exhibited to date by the current suitors of the CSMF committees doesn't
include this field.  Menzel says things which I am not confident enough
to refute, but which appear at first sight to contradict the known
results in introductory model-theory surveys.  He says:
First, virtually all the notions in Fritz's list are definable (call
it "definable_1) in first-order set theory in familiar ways
Both connectedness and planarity of graphs were in my list  -- J. A.
Makowsky: "Originally, Ehrenfeucht-Fraisse games were used to prove
that certain concepts are not definable by first order formulas even if
restricted to finite structures.  Among such we find the connectivity
and planarity of graphs." (Handbook of Logic in Computer Science
p.779).  Is Menzel's statement, with "first-order set theory",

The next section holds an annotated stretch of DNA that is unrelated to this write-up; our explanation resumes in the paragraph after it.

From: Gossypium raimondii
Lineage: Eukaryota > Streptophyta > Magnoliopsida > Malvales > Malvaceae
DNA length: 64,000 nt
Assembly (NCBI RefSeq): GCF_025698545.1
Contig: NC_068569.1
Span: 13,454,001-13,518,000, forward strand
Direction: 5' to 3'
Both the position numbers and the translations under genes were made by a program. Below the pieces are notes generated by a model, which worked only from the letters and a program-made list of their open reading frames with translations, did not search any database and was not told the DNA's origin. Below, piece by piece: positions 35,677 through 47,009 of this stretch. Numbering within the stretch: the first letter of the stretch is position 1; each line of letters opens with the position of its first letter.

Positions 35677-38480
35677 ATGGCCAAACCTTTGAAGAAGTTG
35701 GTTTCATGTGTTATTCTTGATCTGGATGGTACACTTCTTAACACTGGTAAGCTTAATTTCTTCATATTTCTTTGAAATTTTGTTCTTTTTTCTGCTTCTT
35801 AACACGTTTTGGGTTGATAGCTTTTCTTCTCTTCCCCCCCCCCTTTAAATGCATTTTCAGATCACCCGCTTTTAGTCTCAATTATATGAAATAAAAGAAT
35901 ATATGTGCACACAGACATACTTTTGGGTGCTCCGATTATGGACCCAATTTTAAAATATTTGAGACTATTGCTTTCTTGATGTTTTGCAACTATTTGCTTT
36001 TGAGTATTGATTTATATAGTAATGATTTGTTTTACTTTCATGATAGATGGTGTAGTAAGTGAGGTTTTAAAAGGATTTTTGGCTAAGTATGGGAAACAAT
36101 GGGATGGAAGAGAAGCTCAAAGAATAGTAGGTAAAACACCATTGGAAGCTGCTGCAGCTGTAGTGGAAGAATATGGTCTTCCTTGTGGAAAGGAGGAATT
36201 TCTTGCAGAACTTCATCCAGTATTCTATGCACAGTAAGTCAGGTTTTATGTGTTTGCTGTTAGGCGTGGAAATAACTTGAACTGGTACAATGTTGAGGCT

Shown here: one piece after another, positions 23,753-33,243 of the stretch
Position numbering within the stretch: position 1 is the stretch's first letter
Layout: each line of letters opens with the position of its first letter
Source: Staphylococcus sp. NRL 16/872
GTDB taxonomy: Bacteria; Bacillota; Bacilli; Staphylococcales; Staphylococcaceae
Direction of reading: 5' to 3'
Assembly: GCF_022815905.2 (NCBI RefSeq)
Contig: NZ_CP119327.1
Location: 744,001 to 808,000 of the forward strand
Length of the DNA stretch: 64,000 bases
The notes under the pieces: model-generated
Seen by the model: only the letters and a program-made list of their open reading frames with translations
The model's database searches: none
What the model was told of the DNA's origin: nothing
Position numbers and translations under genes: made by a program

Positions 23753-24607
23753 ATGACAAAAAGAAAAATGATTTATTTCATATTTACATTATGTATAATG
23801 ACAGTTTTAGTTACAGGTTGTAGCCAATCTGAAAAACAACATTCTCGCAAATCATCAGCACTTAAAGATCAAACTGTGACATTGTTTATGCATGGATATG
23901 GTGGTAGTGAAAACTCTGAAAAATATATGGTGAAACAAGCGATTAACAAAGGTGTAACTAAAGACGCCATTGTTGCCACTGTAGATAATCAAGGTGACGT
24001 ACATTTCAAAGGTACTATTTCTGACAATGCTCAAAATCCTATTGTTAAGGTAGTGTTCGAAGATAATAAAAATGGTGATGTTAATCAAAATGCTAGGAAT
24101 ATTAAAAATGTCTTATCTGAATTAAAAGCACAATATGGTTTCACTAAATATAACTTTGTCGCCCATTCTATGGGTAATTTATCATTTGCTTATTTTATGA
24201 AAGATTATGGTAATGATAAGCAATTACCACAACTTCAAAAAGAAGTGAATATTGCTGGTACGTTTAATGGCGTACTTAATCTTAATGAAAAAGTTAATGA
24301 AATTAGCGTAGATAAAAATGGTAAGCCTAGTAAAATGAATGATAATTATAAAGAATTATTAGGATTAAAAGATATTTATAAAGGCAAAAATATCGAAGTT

consistent with this result?  Some of the deepest theorems in model
theory follow from Ehrenfeucht-Fraisse (reportedly Lindstrom's Theorem,
Beth's Theorem and Buchi's Theorem, and Fagin's 0-1 law for finite
relational structures).  I would hope that someone experienced in this
area can advise on the merits of my request, rather than people
oblivious to advanced model theory.

     I must correct a mistake in my original message.  I should have said
"Non-Standard (and Robinsonian) Numbers" instead of "Non-Standard
(Robinsonian) Numbers."  The logician Mikhail Zeleny kindly corrected
this with the following helpful remarks:
-----begin Zeleny quotes--------
When you talk of Robinson natural numbers, you conflate two distinct
and incompatible concepts.  The Robinson reals are non-Archimedian
infinitesmals, or numbers r that fail to satisfy the axiom that for